Beside conflicts, Feeding (with the danger of blood bonds) and Humanity are key mechanics in Vampire: the Masquerade. Feeding is rather simple, you need to obtain a certain amount of blood points each period. The rules encourage to feed between sessions, and concentrates on handling this abstractly. Feeding should be only included within a session if it could result in dramatic tension like establishing a blood bond (more or less a total addiction to another vampire). The rules support this playing style well, by giving rules to measure feeding abstractly and quickly.


Humanity is meant to be the core mechanic for Vampire: the Masquerade. It basically measures how much you, as a human player, control your character and how much the beast, the monster within every vampire, dominates you. Those rules are horribly broken, as the authors themselves state: If used as written, most characters would permanently turn into a raging monster after a single adventure. And, indeed, if you do anything but working as home office accountant and meeting your vampire pals after work to lament the tragedy of your existence, that is most likely going to happen. (Which confirms one of my prejudices against Vampire: the Masquerade). As written, the rules are a pure method of punishment for characters that behave adventurously and require ever vigilant storytellers to be enforced. They are meant to display a constant struggle between beast and human, but they are unable to invoke this kind of feeling in a player. I am rather certain that even the Dark Power checks from Ravenloft do a better job in this regard, as they offer short-term advantages for the price of long-term costs.

Status and influence

There are also rules for status and influence, which allow you to gain mechanical benefits for achieving a specific status or being well connected to a group. They seem a good match for LARP games and most can probably be transferred to pen-and-paper games as well.

GM Advise

Strangely enough, I agree with most of the GM advise as well—despite the comparison with Shakespeare’s plays. They stress how important player agency is for a game and give excellent advise how to include other player into a player’s goals instead of solving them solely between storyteller and player. My opinions on metagaming greatly differs, but otherwise I could find common grounds with a storyteller following these guidelines.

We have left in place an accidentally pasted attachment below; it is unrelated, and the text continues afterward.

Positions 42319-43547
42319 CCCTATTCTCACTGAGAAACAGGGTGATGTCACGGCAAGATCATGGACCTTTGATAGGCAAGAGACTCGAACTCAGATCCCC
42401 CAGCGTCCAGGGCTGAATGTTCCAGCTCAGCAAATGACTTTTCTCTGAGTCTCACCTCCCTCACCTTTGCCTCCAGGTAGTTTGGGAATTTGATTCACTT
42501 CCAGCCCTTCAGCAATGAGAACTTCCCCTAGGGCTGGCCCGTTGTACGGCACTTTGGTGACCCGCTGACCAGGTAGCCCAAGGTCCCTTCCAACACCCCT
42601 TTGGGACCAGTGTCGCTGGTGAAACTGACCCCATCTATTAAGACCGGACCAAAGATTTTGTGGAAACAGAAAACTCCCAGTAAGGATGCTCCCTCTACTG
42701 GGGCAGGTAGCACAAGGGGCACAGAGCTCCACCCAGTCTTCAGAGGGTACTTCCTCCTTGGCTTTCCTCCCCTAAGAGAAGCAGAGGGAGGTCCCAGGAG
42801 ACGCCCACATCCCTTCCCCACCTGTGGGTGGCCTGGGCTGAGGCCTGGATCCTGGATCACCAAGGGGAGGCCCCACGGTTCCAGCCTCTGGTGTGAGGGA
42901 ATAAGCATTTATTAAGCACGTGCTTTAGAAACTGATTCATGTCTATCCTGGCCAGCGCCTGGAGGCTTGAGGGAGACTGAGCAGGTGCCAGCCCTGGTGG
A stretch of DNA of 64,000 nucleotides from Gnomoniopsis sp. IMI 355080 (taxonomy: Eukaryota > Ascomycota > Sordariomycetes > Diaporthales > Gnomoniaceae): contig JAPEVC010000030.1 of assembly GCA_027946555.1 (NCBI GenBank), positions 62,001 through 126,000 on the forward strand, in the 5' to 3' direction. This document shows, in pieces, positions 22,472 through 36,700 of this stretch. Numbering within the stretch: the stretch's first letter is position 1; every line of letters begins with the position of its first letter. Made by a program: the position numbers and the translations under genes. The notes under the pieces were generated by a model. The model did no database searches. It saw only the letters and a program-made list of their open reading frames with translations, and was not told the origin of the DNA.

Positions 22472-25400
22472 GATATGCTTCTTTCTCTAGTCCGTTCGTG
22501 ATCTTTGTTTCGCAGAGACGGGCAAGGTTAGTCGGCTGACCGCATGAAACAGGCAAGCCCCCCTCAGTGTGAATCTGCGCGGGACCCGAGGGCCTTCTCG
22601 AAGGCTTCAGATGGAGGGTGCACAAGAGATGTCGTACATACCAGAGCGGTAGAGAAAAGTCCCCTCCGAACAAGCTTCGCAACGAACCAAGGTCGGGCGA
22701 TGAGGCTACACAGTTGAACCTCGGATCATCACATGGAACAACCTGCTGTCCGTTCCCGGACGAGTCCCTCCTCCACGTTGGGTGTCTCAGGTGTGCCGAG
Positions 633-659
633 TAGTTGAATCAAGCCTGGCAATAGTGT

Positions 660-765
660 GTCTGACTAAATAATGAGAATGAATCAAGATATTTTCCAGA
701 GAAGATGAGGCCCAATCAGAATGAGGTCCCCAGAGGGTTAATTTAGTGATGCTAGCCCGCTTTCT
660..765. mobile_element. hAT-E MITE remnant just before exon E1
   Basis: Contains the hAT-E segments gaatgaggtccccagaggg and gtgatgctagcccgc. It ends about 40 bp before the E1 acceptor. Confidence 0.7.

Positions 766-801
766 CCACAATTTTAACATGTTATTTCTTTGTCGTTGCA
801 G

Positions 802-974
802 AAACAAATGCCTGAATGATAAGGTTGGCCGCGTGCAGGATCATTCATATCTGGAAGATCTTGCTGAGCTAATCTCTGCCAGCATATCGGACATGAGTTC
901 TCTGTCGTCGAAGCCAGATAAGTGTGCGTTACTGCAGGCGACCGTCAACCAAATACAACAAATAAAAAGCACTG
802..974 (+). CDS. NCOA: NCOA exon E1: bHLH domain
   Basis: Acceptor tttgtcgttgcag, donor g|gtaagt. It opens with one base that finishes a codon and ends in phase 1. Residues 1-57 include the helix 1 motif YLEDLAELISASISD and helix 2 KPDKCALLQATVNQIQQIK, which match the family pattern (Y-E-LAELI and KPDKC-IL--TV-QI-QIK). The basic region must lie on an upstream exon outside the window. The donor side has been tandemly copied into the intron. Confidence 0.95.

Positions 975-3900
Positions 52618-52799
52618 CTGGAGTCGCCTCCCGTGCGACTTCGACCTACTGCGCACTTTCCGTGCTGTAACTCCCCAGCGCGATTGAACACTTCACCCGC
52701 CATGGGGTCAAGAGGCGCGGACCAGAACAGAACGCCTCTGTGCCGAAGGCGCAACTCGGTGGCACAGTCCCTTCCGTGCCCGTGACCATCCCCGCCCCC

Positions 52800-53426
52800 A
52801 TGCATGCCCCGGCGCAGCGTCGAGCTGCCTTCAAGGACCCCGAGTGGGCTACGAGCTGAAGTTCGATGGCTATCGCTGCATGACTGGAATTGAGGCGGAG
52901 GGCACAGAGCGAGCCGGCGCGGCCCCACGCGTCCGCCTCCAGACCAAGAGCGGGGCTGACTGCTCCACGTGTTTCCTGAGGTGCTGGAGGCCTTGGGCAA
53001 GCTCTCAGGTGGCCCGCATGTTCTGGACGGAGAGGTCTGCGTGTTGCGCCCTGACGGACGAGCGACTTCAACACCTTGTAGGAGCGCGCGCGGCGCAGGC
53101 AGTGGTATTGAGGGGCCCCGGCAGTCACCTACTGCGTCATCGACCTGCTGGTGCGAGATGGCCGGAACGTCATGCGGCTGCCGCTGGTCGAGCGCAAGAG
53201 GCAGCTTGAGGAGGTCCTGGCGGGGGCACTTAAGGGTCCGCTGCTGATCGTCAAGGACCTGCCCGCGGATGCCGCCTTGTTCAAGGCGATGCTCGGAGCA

Last but not least, the book offers rules for couple non-vampires to integrated as antagonists, enemies and allies under control of the storyteller, including rules how to adapt them. That is more of a construction set than a selection of ready to use characters.


There is much I dislike about this book: It is horribly organized, one needs to read the whole book in one go to get a grasp on the concept. Information is often scattered over several chapters, requiring one to slug through repetitions to find the passage one is looking for. All this is made worse by the fact that many parts are written as prose instead of technical instructions. Finally, with over 500 letter sized pages it is rather unwieldy.

Yet, Vampire: the Masquerade offers immense flavour and an alluring setting. After reading this book, I understand why it attracted such a large crowd. Rules and storyteller advise are sound, both obviously deeply rooted in gaming practice and an eye for what works and what does not work. I might even try some of the mechanics in my own games.

Even though I will never understand what exactly makes playing a vampire appealing—it seems to be very similar to working as an official in administration or management—I could imagine playing in the World of Darkness with the rules presented in this book.